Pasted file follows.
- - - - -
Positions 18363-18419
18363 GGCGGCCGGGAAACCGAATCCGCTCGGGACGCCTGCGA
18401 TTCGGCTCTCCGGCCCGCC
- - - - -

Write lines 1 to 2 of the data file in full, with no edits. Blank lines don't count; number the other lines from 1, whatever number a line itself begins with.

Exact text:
Positions 18363-18419
18363 GGCGGCCGGGAAACCGAATCCGCTCGGGACGCCTGCGA